The aspern papers”, written by henry james (1888) follows a keen antiquitarian around the canals of venice, in search of a set of intimate letters written by the great poet. the narrator finds himself befriending a frail old woman and her daughter in order to gain access to the house and furniture that hold these elusive papers. by the end, we are taught the perils of an overfamiliarity with an object of desire, leading to the eventual burning of the papers by the daughter after she discovers how he has treated her and her mothers intimacy. throughout the tale, the narrators journey around venice is interchanged and merged with his journey around the locked furniture and coridoors of the house he is lodging in. james used this mix of scales to imply a haptic, distracted perception of the city of venice, comparing it to a city where streets are coridoors, building is furniture, details are clasps and the routes are infitite.
“With its little winding ways where people crowd together, Where voices sound as in the coridoors of a house, Where the human step circulates as if it skirted the angles of furniture,
And shoes never wear out”
the model is a culmination of a drunken walk around the streets of venice in the pursuit of getting lost. the haptic journey, seemingly impossible to make out from the city fabric is in turn perfectly clear, when the details and loci used to plot the journey are seen in isolation.
At some point I may re-order the content to form more of a logical progression through the project, but for now i’m adding things as they appear relevant.
The courtyard plan shows the hull in its ‘reality’; its ‘folded’ state. The plan also begins to address the project’s attitude to the existing tenement; in places such as the hull, the form is generated by the need to be held back, to allow the act of the voyeur. While in others, the project disregards existing boundaries, breaking into & taking over.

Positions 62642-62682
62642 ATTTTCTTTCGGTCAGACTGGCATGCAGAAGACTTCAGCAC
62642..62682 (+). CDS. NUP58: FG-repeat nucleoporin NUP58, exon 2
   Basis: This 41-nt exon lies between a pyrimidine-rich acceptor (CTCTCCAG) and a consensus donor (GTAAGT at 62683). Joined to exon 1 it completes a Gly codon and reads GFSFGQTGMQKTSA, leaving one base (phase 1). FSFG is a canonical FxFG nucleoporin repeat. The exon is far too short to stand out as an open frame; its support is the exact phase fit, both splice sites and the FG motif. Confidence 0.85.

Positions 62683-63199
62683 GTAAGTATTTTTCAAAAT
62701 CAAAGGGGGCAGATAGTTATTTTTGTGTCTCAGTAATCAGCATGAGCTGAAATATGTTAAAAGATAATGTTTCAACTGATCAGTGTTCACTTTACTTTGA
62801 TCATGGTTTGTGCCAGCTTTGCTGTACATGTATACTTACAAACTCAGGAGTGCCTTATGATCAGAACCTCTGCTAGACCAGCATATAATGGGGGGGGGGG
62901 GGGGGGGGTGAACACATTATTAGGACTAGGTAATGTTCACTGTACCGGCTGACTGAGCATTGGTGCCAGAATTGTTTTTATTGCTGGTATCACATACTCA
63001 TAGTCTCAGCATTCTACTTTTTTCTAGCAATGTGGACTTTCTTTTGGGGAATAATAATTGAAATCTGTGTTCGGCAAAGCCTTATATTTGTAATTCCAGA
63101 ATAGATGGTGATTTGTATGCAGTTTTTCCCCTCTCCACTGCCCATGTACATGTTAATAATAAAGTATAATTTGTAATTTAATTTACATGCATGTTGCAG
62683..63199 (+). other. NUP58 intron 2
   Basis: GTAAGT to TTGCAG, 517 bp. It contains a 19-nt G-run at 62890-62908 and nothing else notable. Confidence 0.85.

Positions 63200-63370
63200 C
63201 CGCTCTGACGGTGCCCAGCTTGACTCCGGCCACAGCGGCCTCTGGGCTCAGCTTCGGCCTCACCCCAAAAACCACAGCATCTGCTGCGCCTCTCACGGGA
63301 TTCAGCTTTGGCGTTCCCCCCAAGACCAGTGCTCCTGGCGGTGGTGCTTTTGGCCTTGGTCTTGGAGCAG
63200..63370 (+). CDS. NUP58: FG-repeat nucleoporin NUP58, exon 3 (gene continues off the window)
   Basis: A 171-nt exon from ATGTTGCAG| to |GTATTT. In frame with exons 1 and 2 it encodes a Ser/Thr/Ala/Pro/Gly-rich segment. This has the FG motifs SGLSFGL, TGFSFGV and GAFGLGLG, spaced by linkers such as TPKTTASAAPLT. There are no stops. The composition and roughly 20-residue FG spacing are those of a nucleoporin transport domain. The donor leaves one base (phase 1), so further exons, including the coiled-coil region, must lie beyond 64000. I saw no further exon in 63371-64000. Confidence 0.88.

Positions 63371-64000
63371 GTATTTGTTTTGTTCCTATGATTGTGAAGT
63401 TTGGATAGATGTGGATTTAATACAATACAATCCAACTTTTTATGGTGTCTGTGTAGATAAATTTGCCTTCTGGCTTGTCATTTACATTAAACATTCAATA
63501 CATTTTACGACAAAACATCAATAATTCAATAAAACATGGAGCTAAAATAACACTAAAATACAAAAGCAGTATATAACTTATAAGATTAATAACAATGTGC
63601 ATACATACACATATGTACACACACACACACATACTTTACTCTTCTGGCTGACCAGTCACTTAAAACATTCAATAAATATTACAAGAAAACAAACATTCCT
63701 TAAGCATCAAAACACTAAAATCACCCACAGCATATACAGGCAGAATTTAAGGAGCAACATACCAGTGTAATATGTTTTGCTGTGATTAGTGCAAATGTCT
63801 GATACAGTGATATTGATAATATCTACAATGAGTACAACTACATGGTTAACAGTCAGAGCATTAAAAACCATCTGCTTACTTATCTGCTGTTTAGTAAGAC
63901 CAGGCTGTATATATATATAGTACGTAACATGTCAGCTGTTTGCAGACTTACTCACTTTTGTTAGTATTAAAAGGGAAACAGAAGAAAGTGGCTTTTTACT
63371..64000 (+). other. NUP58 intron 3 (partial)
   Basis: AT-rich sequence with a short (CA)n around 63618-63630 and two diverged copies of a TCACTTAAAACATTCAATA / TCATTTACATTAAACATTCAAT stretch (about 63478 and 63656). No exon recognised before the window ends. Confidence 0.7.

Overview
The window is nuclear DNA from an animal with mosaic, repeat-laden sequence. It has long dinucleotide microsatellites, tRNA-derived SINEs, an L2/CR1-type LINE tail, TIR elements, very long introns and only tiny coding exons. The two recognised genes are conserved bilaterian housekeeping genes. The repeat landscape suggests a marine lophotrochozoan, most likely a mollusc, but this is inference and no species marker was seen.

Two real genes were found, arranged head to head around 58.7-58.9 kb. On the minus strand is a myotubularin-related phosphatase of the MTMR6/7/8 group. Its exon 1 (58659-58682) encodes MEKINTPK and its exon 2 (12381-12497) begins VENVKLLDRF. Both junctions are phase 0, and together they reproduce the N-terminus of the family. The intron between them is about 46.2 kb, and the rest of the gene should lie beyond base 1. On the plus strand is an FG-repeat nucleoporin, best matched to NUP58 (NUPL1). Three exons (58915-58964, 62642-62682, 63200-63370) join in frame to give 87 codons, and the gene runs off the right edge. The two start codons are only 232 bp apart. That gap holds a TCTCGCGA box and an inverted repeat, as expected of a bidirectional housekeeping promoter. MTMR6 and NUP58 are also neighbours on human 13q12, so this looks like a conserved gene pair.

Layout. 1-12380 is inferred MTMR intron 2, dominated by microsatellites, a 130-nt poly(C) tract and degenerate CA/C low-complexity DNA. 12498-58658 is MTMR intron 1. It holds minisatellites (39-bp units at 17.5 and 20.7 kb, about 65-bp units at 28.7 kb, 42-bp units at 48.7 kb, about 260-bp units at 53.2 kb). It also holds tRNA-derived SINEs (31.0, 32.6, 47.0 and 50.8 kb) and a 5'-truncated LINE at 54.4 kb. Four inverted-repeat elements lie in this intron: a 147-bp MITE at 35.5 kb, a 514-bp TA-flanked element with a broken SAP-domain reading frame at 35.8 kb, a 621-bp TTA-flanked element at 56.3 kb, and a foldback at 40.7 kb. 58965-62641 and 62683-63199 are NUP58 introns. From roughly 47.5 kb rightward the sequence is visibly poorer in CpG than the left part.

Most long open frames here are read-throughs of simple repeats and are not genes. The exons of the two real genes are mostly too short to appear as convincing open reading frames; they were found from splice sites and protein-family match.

[While the aim of this blog is to highlight some of the more interesting ways of representing architectural space & the role the imagination can have, a standard drawing here & there is always good as a reference]
“He who has once begun to unfold the fan of memory never comes to the end of the segments. No image satisfies him, for he has seen that it can be unfolded, and only in the folds does the truth reside” – Benjamin ‘Demonic Berlin’
This gallery contains 3 photos.
Following from the modelling technique of my 5th year work, this is a more sophisticated version…For a start, its much more interesting to look at, and unlike the original which had only one focus point [the whole image], this contains a number of viewpoints intended to pin down a narrative of …
So, I ended up being awarded the above prize for my final project ‘re collections of Berlin’, as well as being nominated to submit for the RIBA Silver medal this September. Here is a brief blurb of what it was all about.
Located within the courtyard of a Berlin relic, the new library grows from the foundation of a fictitious curator buried deep in its walls; approaching an architecture of the voyeur, and the intimate connection between subject and object. Based upon Walter Benjamin’s Berlin, the project aims to connect literature’s prowess over the imagination, and the creation of a wholly uncanny space; be it uncomfortable or not. From concept to completion, drawings and models have been used as rigorous research tools, to begin to convey the similarities shared by both space and the imagination alike.
Personally, I don’t know who the guy is, but going on feedback from some of the models I was producing for the project, its something to do with confusing influential people. Hence the irony; the irony that doing well at anything as subjective as architecture is wholly based in ensuring no-one can actually explain why it works.
Here’s hoping this method stays with me…